Berlin is a town in Worcester County, Maryland, United States which includes its own historical Berlin Commercial District. The population was 4,485 at the 2010 census, and has since grown in population. It is part of the Salisbury, Maryland-Delaware Metropolitan Statistical Area.
The town of Berlin lies over land that was originally the 300-acre Burley Plantation, patented by William Tomkins in 1677. With the development of ancient Native American migratory and hunting trails into colonial highways, the Burley Plantation became a crossroads of a post road leading to Philadelphia (today's Main Street) and the Sinepuxent Road. Berlin developed in the early-19th century at this crossroads, where a tavern, blacksmith shop, and livery were among the first established businesses in the new town. Regional tradition asserts that the pronunciation of the town's name, "Burl'in" with emphasis on the first syllable, stems from the "Burley Inn," the early tavern that stood at the crossroads of the Philadelphia Post and Sinepuxent Roads.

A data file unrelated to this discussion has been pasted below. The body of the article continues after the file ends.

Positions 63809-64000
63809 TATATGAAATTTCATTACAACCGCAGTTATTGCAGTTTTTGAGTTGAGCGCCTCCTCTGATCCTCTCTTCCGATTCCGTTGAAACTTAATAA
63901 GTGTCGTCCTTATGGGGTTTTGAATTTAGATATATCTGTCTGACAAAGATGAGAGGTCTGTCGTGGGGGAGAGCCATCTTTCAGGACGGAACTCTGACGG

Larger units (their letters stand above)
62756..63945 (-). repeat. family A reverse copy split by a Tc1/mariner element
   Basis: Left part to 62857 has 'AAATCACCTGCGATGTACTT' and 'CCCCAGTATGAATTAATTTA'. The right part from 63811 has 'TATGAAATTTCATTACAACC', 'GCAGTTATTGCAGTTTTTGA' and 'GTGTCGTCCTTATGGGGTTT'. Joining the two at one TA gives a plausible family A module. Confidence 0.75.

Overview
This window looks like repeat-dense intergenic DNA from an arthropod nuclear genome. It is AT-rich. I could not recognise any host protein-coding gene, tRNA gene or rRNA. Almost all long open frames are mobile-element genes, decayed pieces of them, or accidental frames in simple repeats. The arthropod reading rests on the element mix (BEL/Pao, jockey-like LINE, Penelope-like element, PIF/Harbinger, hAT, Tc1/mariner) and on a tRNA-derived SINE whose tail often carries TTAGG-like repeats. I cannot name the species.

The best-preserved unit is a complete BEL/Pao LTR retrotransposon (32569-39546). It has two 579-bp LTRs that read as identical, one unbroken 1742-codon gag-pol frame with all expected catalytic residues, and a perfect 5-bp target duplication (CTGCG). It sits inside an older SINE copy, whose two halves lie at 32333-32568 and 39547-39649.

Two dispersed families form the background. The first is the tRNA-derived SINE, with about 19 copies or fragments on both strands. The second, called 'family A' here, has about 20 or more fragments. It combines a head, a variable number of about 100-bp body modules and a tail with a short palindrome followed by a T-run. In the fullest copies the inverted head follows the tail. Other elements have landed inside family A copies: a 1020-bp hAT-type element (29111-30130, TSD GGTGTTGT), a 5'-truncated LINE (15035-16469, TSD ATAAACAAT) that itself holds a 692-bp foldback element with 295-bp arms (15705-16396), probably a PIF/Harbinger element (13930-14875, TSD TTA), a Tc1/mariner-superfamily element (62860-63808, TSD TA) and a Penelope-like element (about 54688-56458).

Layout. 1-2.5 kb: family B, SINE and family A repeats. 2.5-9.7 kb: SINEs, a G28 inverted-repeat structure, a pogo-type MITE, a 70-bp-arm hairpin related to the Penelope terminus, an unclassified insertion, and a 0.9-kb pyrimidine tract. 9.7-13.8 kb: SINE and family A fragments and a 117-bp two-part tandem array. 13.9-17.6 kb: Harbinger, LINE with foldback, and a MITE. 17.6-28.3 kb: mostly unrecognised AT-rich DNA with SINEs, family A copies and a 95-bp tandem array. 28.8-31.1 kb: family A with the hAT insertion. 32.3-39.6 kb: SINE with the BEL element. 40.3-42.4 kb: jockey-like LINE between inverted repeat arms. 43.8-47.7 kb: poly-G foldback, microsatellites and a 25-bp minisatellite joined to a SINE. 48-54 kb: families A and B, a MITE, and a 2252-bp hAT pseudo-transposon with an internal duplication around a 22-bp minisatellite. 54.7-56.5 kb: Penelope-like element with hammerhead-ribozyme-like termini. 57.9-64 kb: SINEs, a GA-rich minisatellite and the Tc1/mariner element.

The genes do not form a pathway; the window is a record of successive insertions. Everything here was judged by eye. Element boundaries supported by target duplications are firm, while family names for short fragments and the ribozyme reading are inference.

Soon after the Civil War, Berlin was incorporated as a town in 1868 and a period of significant growth ensued. Within the next decade, the arrival of the Delaware, Maryland, and Virginia Railroad made Berlin into a commercial center for upper Worcester County. After a fire in 1895 leveled a significant portion of the central commercial district, Victorian structures displaying elements of Queen Anne, Italianate, and Second Empire styles were erected along Main Street. The rise of nearby Ocean City as a tourist destination in the early-twentieth century also aided Berlin's economy by making the town a convenient rest stop.